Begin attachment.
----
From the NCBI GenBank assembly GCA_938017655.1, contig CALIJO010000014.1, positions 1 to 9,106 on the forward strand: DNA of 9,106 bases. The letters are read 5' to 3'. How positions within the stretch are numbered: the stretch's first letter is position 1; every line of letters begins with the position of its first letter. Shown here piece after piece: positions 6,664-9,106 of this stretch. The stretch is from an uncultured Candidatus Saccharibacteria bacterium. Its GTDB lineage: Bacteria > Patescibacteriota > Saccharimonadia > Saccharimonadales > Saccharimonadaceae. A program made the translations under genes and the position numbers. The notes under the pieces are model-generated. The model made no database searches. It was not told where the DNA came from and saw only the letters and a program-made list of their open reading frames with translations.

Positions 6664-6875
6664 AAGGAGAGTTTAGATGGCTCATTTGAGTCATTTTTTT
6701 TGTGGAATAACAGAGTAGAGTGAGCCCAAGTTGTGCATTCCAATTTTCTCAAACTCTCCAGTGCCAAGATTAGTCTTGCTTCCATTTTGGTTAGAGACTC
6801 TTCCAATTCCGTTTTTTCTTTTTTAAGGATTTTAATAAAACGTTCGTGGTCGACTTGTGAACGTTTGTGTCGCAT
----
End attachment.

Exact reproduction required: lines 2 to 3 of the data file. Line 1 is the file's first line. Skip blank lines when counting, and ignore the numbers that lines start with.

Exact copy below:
Positions 6664-6875
6664 AAGGAGAGTTTAGATGGCTCATTTGAGTCATTTTTTT